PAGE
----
As part of a long-term population study at a site in western Massachusetts, continuous drift fences were in place to monitor marbled salamander breeding migrations at each of 14 seasonal pond basins (see Jenkins, McGarigal & Gamble 2003 for detailed field protocols). Pitfall traps (#10 tin cans) were spaced every 10 m on both sides of each fence to capture immigrating (pre-breeding) and emigrating (post-breeding) adults. Previous analyses showed that drift fences were effective at capturing marbled salamanders with capture probabilities between 0·83 and 0·91 for immigrating adults and between 0·52 and 0·85 for emigrating adults (Gamble et al. 2006).
We checked traps once daily from 24 April to 22 November 2002, and continuously during large breeding migrations (n > 20 individuals per night). Upon capture, adult marbled salamanders were weighed to the nearest 0·25 g, sexed and photographed. To standardize image acquisition and optimize image quality, we designed a weatherproof, open-top light-box with a coloured grid background and a circuit of six white LED bulbs. The bulbs were powered by three rechargeable AA batteries held in an externally mounted casing. Individual salamanders were placed in the box and photographed at ‘medium’ resolution (640 × 480 pixels) with one of two hand-held Sony Mavica digital cameras (Model MVC-FD83). No anaesthetization was required. We recorded image numbers in field books and transferred image files to a central database weekly and after significant migration events. All captured animals were released on the opposite side of the drift fence (i.e. in their direction of movement) after data collection. During the off-season, we closed traps and created numerous openings along fences to allow passage of animals.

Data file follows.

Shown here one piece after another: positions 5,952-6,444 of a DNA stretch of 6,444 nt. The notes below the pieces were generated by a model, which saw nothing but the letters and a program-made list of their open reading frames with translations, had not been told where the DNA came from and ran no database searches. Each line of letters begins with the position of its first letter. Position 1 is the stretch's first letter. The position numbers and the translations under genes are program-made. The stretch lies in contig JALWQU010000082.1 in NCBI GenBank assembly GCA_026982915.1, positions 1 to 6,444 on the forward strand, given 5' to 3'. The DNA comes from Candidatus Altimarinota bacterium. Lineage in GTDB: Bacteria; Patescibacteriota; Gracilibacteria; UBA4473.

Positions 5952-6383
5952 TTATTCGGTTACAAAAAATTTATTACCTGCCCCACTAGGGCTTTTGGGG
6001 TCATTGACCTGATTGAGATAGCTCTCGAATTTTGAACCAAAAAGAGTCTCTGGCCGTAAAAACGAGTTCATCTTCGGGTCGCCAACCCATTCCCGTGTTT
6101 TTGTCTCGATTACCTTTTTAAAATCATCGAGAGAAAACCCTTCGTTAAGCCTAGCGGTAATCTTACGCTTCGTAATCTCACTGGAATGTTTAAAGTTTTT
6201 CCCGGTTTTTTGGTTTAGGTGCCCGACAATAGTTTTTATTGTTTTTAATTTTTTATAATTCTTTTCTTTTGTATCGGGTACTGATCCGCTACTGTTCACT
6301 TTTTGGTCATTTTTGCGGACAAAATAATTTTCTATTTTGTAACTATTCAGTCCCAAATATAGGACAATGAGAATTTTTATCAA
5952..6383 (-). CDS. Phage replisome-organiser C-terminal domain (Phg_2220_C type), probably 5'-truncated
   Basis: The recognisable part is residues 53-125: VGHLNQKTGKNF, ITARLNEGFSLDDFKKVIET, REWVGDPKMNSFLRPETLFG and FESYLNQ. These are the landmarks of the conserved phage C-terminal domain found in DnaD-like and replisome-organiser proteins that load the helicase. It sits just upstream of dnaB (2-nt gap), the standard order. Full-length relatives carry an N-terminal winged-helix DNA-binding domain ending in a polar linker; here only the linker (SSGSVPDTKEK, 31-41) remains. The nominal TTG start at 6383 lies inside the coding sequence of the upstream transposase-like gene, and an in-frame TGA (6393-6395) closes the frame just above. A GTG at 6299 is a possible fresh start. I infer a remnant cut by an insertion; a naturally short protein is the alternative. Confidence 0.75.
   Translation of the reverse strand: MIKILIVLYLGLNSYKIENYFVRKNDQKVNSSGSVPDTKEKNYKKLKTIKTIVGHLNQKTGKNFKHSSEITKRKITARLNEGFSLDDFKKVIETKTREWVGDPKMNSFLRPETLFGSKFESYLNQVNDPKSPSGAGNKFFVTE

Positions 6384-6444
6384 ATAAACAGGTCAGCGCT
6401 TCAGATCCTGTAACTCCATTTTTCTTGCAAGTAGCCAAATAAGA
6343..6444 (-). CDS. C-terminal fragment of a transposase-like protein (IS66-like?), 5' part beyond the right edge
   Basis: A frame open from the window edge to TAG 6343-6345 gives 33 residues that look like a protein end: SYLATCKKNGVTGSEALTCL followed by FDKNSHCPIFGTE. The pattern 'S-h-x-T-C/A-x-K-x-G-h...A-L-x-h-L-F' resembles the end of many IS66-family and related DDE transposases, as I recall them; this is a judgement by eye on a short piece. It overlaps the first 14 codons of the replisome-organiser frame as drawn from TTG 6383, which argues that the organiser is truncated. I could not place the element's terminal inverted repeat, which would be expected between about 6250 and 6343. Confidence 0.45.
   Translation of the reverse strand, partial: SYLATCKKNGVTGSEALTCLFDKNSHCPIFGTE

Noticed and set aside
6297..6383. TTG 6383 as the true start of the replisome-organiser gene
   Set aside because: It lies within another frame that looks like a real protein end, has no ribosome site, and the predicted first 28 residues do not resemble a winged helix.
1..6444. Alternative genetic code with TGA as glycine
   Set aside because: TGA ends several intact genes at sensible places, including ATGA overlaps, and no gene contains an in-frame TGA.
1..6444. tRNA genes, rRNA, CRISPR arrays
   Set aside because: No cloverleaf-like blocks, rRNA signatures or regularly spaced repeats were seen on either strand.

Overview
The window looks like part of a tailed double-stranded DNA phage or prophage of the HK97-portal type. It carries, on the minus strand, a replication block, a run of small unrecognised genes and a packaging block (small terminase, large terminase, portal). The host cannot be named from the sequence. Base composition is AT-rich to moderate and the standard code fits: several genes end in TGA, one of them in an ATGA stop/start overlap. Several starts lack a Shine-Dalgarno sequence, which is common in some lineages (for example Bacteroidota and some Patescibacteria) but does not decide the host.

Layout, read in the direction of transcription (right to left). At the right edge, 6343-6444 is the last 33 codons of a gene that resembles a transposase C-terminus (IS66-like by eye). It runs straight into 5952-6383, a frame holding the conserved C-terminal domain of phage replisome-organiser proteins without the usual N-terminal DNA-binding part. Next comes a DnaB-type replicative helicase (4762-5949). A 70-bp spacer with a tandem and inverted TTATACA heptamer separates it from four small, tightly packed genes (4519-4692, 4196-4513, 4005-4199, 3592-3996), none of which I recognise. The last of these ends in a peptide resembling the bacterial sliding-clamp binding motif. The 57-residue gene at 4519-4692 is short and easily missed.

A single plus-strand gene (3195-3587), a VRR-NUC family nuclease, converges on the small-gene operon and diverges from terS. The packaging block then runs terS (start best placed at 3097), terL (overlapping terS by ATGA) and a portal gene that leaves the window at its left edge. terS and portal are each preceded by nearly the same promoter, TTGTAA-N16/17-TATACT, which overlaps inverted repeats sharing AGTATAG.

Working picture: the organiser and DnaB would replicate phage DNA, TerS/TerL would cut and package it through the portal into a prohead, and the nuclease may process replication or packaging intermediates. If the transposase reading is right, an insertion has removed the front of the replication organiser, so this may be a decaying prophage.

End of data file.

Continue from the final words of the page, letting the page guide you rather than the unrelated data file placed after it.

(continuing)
The first nuisance variable is pose. Salamanders have flexible bodies and their size and shape can vary due to growth, recent feeding and/or their degree of hydration. In addition, without use of an anaesthetic, it is difficult to get a salamander to maintain a straight pose. We address pose variability by digitally marking the dorsal midline of the salamander in database images with a series of points (identified with mouse-clicks; Fig. 1a) and interpolating between these points. The result is a smooth curve that outlines the shape of the animal's pose. We then re-map this curve to a straight line along the x-direction in a length-preserving manner. To do this, at each pixel along the interpolated curve, we extract a narrow image strip perpendicular to the local tangent direction. We then reassemble this strip on the straightened medial axis. The result of repeating this cut-and-paste operation along the entire length of the curved medial axis is a salamander body that is ‘straightened’, albeit artificially (Fig. 1b).